ACT jail death: Victim’s mum warned justice officials her son’s life was in danger

NOVEMBER 12 2016 – 11:00PM

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Kimberley Le Lievre

The grieving mother of Indigenous inmate Steven Freeman, who died in prison in May, says she intends to pursue the inadequate treatment of her son “to the fullest possible extent”.

Narelle King said she warned ACT justice officials her son’s life was in danger during a court hearing about a year before he died.

Narelle King is in grief over the death of her son Steven Freeman, who died in custody at the Alexander Maconochie ...
Narelle King is in grief over the death of her son Steven Freeman, who died in custody at the Alexander Maconochie Centre earlier this year. Photo: Rohan Thomson

Ms King was responding to the independent inquiry, released on Thursday, by former integrity commissioner Philip Moss. The inquiry found wide-ranging failures of the ACT’s justice system, involving corrections, police and health authorities.

A coronial inquest to determine how Mr Freeman died is set to begin in December.

“Once the inquest hearing ends, my grief and pain over my boy’s death will not,” Ms King said.

“No person, Aboriginal or otherwise, should be treated this way by the justice system.”

Ms King said she held grave fears for her son after the near-fatal bashing at the prison, which took place within hours of Mr Freeman’s arrival. He was on remand at the time on charges of disqualified and drink driving, and possessing an offensive weapon, but was lumped with sentenced prisoners.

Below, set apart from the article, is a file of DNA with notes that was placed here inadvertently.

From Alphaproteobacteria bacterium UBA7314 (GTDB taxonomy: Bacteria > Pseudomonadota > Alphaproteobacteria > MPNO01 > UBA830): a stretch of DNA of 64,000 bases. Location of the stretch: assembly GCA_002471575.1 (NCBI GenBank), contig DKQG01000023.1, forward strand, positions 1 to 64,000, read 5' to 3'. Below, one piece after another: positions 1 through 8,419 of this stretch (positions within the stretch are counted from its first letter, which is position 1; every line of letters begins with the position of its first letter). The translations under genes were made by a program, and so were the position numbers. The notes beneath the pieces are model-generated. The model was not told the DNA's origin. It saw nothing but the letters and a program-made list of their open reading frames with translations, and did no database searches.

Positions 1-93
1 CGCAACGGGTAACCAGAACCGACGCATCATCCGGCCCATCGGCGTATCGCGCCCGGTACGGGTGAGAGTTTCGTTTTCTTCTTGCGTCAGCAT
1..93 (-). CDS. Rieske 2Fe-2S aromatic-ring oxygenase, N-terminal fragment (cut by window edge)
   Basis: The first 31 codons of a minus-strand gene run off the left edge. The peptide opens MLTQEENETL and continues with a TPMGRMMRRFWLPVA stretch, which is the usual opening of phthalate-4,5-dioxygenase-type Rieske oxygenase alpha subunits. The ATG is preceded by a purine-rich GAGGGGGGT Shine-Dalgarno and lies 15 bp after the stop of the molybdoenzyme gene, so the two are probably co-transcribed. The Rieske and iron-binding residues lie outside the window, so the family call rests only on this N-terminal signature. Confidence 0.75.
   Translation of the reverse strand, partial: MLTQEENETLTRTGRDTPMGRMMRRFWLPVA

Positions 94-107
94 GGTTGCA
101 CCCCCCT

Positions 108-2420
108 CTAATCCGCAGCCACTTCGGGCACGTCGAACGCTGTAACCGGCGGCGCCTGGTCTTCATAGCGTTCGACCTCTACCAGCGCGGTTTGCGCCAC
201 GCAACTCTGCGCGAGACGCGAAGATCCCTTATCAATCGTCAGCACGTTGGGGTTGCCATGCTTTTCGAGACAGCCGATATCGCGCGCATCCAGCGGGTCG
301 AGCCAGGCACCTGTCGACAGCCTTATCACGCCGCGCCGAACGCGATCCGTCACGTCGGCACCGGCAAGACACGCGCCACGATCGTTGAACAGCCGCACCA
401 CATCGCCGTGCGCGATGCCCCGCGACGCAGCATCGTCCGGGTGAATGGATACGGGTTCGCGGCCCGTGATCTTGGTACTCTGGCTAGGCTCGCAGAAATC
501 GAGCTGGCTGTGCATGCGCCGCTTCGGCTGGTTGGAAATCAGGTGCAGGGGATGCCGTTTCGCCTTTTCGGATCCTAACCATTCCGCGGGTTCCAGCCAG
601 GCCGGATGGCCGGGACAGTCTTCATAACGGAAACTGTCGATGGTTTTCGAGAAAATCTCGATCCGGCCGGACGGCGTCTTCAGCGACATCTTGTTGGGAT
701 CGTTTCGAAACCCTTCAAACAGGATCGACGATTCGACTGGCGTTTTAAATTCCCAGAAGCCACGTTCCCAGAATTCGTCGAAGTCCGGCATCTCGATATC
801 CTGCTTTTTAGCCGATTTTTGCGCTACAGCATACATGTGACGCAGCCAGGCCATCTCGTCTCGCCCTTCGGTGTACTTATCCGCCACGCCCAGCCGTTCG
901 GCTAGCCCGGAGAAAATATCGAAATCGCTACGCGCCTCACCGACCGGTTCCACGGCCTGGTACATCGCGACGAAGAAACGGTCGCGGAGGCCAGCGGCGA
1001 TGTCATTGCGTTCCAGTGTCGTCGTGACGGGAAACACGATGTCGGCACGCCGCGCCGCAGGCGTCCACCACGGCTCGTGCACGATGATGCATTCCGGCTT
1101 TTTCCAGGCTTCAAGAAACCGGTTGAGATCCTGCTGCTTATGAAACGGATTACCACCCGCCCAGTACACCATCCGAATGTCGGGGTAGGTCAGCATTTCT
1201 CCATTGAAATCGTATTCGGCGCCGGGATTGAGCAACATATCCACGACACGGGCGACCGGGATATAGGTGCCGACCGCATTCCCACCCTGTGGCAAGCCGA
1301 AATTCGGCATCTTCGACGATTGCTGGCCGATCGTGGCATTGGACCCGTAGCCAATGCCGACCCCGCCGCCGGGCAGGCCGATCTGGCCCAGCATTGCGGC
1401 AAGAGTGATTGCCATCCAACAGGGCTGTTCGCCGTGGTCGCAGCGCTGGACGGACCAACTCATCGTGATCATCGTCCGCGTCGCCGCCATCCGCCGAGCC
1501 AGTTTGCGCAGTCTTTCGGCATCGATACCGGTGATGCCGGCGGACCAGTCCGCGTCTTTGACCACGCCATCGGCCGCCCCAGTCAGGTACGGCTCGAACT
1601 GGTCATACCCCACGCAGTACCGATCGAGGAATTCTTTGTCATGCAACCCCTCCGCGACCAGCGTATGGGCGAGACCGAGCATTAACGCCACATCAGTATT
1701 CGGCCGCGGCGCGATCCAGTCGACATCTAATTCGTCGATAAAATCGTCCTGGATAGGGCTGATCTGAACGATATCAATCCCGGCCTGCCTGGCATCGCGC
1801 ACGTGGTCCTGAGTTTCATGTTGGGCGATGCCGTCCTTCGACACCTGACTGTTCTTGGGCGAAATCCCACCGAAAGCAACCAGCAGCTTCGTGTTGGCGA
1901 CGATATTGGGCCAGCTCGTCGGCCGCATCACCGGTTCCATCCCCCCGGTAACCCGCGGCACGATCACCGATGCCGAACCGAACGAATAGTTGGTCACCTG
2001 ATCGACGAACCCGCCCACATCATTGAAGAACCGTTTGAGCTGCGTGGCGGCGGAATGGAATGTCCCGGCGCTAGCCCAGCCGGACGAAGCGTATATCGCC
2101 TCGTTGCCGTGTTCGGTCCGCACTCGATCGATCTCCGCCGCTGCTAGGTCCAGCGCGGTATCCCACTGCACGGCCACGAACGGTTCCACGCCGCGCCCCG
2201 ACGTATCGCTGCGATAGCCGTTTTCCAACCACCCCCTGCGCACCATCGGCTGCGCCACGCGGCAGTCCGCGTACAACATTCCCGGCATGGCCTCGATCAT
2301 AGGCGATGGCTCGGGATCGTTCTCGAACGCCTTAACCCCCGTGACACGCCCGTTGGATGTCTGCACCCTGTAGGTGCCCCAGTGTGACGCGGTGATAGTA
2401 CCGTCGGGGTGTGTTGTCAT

Ms King recalled the “haunting image” of her son being brought into the courtroom after being in hospital, in a gown “loosely tied at the back showing his nudity except for his underpants”.

“It was so demeaning and I was so worried seeing the blank look on his face as we tried to convince the magistrate that his life was in danger,” she said.

A year later, he was found dead in his cell.

The independent inquiry exposed failures that Ms King said she had long suspected but had been kept in the dark about.

She highlighted the lack of CCTV footage of her son’s cell at the Alexander Maconochie Centre at the time of the bashing, and the shortcomings by ACT Policing in dealing with the investigation.

“My son was never the same after that bashing,” Ms King said.

“The inquiry has confirmed my suspicions that the monitoring of Steven after his head injury was not adequate. The report states that no one at the AMC even assessed Steven to see if he had impaired function.”

The report revealed Mr Freeman did not receive adequate follow-up medical checks after he returned to prison from hospital. He did not have his cognitive functioning assessed, despite fears he may have suffered a permanent brain injury.

Ms King said she was still coming to terms with the loss of her son, and this Christmas would be difficult for the family.

“To think that this Christmas I won’t be laying presents under the tree for my son, Steven, will make his loss seem more real,” she said.

 

Source : The Canberra Times

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